Monthly Archives: January 2019

Brexit Shenanigans

I feel I should comment on the last few days’ major political events (in Britain), but really I have nothing new to add to the torrent of opinion and speculation that is engulfing us now. It was all so predictable … Continue reading

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The F*cking Public Schools

The ‘public’ schools really are a menace to modern British society, as this Guardian article, announcing a new book on the subject (yet another!), argues in some detail: https://www.theguardian.com/education/2019/jan/13/public-schools-david-kynaston-francis-green-engines-of-privilege. There’s nothing here – there may be in the book – about … Continue reading

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Svenska språket

In principle I entirely agree that anyone seeking citizenship in a country, or even permanent residence, ought to learn that country’s language. I used to have my hair cut in Branford, Connecticut, by a man who had lived there for … Continue reading

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Nerdish Persuaders

To add to my instant review of the Channel 4 ‘Brexit’ drama below: of course its main point has to do with the way democracy can be subverted by these clever modern and technical extensions of the old ‘Hidden Persuaders’ … Continue reading

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An Uncivil War

Last night we managed to catch the Channel 4 drama-documentary Brexit: an Uncivil War, which we missed when it was originally broadcast, through a link Kajsa found. There’s a good review of it in today’s Dagens Nyheter (by a friend of … Continue reading

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The Future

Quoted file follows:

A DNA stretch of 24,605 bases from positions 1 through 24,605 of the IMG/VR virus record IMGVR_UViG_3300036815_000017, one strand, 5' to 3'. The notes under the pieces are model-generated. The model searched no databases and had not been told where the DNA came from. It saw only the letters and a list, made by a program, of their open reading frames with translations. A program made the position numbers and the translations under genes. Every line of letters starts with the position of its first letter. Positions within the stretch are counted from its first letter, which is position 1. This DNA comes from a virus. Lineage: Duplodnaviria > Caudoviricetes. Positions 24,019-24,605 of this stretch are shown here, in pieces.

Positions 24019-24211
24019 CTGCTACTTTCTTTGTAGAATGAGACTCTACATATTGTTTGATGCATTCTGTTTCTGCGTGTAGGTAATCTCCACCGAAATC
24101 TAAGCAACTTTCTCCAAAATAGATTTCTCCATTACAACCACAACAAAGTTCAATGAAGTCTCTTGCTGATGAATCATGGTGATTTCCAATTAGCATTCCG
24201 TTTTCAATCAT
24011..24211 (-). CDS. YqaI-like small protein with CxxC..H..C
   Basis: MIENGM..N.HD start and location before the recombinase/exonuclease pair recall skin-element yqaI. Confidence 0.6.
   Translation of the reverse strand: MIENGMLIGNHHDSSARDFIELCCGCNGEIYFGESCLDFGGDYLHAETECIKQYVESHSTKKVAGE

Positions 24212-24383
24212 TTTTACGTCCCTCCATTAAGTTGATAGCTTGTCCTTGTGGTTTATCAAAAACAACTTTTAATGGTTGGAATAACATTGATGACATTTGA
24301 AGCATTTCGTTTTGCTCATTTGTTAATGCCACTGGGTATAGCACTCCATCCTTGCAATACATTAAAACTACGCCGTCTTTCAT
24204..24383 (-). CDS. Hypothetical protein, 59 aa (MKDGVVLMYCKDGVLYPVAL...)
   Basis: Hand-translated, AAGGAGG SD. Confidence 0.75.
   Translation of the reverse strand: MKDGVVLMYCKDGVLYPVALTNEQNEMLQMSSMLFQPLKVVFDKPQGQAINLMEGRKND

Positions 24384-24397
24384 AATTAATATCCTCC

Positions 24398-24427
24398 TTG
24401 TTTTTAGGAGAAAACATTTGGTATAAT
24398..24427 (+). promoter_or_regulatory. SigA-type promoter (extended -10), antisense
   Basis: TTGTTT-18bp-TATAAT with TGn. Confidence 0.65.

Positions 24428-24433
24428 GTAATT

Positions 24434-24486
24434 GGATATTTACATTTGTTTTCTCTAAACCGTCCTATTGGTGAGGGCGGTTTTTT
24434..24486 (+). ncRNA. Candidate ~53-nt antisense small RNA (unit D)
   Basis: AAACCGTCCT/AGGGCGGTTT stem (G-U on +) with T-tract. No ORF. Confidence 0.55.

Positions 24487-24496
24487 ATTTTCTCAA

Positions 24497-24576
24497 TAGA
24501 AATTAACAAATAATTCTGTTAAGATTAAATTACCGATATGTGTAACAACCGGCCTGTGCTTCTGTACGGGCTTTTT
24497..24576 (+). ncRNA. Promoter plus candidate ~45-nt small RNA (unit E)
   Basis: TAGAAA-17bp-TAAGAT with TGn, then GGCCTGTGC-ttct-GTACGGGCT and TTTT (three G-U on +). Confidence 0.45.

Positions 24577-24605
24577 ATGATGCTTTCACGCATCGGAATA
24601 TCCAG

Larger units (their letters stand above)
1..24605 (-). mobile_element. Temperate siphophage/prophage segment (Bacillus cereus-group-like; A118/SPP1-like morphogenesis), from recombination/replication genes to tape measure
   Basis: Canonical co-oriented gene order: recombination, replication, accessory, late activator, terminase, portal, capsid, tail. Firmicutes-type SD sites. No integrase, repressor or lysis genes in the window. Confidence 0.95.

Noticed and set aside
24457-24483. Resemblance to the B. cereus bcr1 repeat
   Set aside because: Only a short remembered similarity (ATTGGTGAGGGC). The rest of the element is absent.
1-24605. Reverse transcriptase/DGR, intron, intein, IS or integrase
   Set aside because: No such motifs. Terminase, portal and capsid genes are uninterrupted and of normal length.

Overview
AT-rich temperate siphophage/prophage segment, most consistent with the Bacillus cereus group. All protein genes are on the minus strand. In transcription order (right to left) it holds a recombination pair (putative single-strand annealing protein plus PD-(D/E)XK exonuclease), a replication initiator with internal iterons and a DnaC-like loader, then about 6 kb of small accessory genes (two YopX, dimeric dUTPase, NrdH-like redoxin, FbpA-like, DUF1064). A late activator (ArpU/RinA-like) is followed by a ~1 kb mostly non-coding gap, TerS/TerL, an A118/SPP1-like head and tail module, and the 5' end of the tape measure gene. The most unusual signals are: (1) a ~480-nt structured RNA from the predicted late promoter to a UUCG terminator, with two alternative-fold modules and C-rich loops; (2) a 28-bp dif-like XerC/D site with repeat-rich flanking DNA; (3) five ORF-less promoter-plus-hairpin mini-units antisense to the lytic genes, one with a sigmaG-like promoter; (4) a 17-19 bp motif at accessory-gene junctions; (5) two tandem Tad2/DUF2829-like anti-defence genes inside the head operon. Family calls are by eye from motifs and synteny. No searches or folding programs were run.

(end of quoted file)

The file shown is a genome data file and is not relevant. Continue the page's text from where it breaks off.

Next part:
Historians don’t usually like to guess the future. They know how unreliable that sort of thing has been in the past. Where’s the ‘thousand-year Reich’ today? Or, come to that, the thousand-year British Empire? (Yes, in the early 1900s some imperialists … Continue reading

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Calling the Hounds Off

The distinguished economist Simon Wren-Lewis asks why the 2016 referendum result is regarded so highly now, in view of the obvious deficiencies and deceptions which have come to light in the 30 months since: https://mainlymacro.blogspot.com/2019/01/the-2016-referendum-was-badly-designed.html. The answer, of course, is that … Continue reading

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Depression

Why do people insist on classifying depression as an illness? That’s better, of course, than treating it as a personal weakness – ‘pull yourself together!’ – but it implies that something is wrong with your body or mind. Is this … Continue reading

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Icy Patches

Sorry to be so silent, but my blogging time has been taken up with a long and (mainly) instructive conversation on the LRB Blog: https://www.lrb.co.uk/blog/2018/12/31/bernard-porter/what-is-corbyn-thinking/. I had been hoping to get back to the UK in time to see Channel … Continue reading

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Swedish Generosity

I am so lucky to have Sweden as my bolt-hole from Brexit Britain. The Swedish Minister for the EU, Ann Linde, has just reassured us expats that, whatever happens in the Brexit negotiations, we’re safe, so far as our new … Continue reading

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